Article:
China Lays Claim to 'Arirang'

      June 23, 2011 13:48

      China has outraged patriotic Koreans by registering the folk song "Arirang," widely considered Korea's unofficial national anthem, as part of its own cultural heritage.

      Beijing says it merely registered the song as part of the culture of ethnic Koreans in China, but some experts believe the move is an extension of the Chinese Academy for Social Sciences' Northeast Project, which critics say sought to co-opt the culture of the early Korean kingdoms. The move is seen as a precursor to registering those cultural assets on the UNESCO World Heritage list.

      Beijing has designated in its latest list of cultural assets pansori, or traditional Korean narrative song, also sung by ethnic Koreans in Liaoning Province, "Arirang" sung by ethnic Koreans in the Yanbian region, as well as the gayageum (12-stringed zither), festival celebrating the 60th wedding anniversary, and ssireum or Korean wrestling.

      Earlier, China had designated as its own cultural heritage the traditional Korean feast celebrating one's 60th birthday, traditional Korean wedding ceremony, hanbok or traditional Korean dress and a farmer's dance, saying they are practiced by ethnic Korean in northeastern China.

      The Korean Arirang Association in a statement on Wednesday said, "When China first designated some ethnic Korean cultural customs including the farmer's dance in Yanbian as part of its own culture, rumors started to circulate that China would go further than that, and it seems they have become a reality now." It said the move "is a definite threat at a time when the Ministry of Culture, Sports and Tourism has chosen 'Arirang' among 100 icons representing Korea and has linked the song with efforts to promote the country's brand image."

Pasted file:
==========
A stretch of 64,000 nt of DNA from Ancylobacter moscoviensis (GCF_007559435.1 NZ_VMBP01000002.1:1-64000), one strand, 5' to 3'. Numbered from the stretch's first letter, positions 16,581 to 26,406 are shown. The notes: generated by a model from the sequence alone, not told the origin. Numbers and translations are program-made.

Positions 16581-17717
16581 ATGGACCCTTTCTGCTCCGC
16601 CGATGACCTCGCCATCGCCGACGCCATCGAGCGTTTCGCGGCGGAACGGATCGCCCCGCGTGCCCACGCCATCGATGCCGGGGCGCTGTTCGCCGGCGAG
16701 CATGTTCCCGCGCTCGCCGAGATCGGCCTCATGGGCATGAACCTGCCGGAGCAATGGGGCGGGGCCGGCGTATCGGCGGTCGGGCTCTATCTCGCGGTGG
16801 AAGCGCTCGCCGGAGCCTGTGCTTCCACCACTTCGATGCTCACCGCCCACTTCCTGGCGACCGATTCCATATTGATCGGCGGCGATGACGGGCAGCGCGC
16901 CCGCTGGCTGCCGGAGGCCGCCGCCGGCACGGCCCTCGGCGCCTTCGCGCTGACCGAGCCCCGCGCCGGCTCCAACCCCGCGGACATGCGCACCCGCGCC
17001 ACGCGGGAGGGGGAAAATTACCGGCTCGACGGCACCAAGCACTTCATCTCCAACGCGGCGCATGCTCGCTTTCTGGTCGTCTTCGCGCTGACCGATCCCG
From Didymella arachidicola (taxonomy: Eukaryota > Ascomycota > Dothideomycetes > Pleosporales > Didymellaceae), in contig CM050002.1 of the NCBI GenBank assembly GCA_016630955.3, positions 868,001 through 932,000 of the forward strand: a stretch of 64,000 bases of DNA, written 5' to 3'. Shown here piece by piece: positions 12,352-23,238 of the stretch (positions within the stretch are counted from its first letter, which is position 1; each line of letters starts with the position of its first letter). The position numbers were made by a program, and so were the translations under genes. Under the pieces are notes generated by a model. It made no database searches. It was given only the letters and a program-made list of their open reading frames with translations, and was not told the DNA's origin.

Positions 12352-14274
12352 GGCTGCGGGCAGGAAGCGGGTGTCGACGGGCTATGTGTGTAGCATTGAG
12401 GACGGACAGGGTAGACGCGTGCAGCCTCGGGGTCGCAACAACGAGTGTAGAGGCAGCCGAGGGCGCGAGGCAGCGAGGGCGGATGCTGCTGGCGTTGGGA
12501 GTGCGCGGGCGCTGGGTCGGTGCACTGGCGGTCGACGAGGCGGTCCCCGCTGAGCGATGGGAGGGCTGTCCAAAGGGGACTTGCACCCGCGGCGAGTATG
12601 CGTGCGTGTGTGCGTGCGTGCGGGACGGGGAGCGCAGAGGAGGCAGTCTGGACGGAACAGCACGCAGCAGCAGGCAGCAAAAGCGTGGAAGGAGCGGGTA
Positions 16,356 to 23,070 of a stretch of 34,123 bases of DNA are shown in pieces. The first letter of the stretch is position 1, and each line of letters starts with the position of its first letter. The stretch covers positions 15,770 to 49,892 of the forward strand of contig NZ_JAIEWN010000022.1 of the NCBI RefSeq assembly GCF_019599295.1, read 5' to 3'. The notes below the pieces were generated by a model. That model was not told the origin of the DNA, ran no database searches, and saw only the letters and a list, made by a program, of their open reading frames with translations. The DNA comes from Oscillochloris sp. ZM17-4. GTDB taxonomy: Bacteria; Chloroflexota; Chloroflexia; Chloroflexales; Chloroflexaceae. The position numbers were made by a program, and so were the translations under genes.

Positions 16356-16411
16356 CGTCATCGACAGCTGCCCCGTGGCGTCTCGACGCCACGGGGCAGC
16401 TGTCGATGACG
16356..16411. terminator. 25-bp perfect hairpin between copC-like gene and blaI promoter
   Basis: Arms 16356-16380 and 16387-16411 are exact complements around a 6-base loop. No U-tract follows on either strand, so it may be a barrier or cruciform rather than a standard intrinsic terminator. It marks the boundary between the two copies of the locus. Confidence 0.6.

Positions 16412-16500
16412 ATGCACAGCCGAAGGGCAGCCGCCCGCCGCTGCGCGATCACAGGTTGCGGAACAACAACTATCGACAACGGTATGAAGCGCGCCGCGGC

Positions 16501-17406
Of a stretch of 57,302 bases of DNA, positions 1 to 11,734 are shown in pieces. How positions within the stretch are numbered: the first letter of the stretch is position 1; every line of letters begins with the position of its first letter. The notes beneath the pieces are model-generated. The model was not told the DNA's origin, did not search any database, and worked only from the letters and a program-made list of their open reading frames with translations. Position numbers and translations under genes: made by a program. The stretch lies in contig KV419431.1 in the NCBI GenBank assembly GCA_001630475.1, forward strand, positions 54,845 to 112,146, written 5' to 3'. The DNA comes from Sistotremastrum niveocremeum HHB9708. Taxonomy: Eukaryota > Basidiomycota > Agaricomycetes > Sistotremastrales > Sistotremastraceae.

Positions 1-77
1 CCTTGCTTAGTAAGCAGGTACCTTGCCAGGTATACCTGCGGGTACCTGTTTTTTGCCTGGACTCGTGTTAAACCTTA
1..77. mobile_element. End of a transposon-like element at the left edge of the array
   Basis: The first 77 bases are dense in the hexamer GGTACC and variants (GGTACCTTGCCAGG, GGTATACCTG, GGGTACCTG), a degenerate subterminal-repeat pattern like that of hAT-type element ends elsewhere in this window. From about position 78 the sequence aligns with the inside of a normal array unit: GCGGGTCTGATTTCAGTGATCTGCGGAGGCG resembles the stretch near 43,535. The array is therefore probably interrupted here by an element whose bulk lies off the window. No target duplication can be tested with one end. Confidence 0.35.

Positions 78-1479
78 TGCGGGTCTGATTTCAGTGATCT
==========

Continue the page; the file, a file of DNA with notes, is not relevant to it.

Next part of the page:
China succeeded in registering the Yanbian farmer's dance on the UN World Heritage list in 2009.

      The Cultural Heritage Administration dismissed the fears. In a statement on Wednesday it said, "It is like designating an important cultural asset to protect it by law." The administration said China only listed "Arirang" as sung by ethnic Koreans there, not Korea's version of the song, and the move cannot be seen as part of the Northeast Project.

      The CHA added it is preparing to revise mechanisms for protecting Korea's cultural heritage "by following global trends, such as the UNESCO World Heritage List." In other words, it plans to register the different styles of "Arirang" in Korea, including versions sung in Miryang, South Gyeongsang Province and Jindo, South Jeolla Province. It apparently made that decision in an emergency meeting on Wednesday in response to mounting criticism.

      But the CHA has acted late and China now has a head-start when it comes to registering the song with UNESCO.

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